Sunday, May 9, 2010

Market watcher is joining those caught in the bubble

by Peter Corbett The Arizona Republic May. 9, 2010 12:00 AM

Terry McDonnell has enjoyed success in publishing and real estate.

With both those business sectors struggling, the Scottsdale publisher of Business Real Estate Weekly has taken a hit.

A decline in advertising has cut the page count from 16 in the boom years to eight in the depressed real-estate market.

It hasn't helped that McDonnell is underwater on his largest real-estate investment, a seven-figure home in Silverleaf that will go to public auction next month unless a short sale comes through first.

"People say to me, 'You know real estate. How did you get caught?' " McDonnell said. "I knew that what goes up must come down. But I didn't see it happening to this extent."

Like many others, McDonnell, 49, got hurt even though he has been tracking Valley real estate for more than two decades, including 15 years with his weekly tip sheet, commonly called BREW.

"There was no place to hide," said Jim Keeley, founding partner of Colliers International's Scottsdale office.

Keeley said he and others in commercial real estate rely on McDonnell's weekly newsletter to follow the latest deals.

Lately, McDonnell has far fewer deals to write about and far more reports on distressed properties.

To take advantage of the market, he is planning another newsletter called Distressed Real Estate, or DIRE. As the name implies, it will focus on foreclosures, short sales and other aspects of the current business cycle. McDonnell expects it will be two or three years before the market recovers.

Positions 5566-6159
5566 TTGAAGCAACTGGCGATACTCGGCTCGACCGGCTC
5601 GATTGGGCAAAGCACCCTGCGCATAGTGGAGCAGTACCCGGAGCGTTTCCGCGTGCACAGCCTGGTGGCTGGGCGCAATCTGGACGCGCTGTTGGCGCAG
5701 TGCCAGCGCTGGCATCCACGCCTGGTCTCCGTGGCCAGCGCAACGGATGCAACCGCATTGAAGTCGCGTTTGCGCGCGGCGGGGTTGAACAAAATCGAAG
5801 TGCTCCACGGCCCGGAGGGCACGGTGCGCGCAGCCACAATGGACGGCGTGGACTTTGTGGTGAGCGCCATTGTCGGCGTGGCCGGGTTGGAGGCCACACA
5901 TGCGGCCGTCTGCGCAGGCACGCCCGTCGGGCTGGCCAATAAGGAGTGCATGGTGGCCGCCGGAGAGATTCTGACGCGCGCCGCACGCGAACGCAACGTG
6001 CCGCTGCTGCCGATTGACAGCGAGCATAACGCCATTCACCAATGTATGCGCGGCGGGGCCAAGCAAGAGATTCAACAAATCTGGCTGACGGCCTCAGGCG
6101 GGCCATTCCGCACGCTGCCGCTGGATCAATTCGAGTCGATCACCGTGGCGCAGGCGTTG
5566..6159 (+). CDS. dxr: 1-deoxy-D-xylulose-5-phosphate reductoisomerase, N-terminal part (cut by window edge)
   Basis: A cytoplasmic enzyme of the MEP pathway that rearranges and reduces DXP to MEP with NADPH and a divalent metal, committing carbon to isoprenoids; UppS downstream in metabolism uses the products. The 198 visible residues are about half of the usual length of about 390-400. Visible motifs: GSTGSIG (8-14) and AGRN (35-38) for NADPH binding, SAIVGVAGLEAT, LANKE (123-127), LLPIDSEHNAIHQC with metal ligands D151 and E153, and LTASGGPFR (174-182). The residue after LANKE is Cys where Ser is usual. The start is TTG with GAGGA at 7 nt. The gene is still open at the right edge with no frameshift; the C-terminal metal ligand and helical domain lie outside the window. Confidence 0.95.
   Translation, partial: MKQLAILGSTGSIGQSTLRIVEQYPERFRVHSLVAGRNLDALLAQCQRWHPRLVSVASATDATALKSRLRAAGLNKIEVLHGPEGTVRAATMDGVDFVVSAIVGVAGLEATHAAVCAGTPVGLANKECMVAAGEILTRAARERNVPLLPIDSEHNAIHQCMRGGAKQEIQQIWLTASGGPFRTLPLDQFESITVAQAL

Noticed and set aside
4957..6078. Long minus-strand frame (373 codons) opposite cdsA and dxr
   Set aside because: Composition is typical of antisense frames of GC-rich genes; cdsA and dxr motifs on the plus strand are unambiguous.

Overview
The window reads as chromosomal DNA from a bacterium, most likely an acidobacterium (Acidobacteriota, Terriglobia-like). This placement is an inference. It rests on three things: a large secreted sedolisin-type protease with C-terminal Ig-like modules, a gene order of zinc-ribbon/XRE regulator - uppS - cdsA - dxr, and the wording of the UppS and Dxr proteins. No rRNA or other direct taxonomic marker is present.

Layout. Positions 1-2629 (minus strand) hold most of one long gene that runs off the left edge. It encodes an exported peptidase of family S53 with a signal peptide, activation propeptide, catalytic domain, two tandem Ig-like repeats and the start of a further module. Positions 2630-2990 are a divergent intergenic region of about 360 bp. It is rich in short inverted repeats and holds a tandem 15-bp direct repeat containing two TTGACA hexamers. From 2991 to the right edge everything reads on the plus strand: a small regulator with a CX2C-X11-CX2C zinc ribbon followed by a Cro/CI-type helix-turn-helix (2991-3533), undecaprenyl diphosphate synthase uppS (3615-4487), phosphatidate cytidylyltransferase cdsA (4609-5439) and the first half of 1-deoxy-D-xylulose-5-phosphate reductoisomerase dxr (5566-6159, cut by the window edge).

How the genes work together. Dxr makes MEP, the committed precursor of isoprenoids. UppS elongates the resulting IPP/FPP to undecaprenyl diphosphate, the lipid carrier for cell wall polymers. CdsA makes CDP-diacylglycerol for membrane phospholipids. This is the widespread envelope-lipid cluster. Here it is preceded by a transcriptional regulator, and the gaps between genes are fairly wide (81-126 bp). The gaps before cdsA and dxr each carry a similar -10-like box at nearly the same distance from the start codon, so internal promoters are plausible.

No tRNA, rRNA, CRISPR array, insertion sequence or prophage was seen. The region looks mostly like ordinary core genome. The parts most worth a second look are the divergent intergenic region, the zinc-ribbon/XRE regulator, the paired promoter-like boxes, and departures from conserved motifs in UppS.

His own real-estate struggles are tied to residential investment properties.

That included one of the first Camelot homes in DC Ranch that he bought in 1998 for $365,000.

McDonnell said he had $450,000 invested in it after adding a pool and other improvements. The value grew to an estimated $1.2 million a decade later before falling to about $600,000, he said.

Two years ago, McDonnell said real-estate developer Larry Yount warned him to sell his investments because the market was turning. McDonnell said he sold three of his four condominiums in DC Ranch but still has the Camelot home he now lives in. McDonnell downsized from the 6,100-foot home he built two years ago in Silverleaf.

That property is up for auction in a June 1 trustee sale. McDonnell said he invested $3.3 million in the Silverleaf home.

He said he is trying to arrange a short sale of $1.79 million but no offers have come in that high.

"I built it thinking I could make $1 million on it," McDonnell said. "It's very humbling."

Market watcher is joining those caught in the bubble

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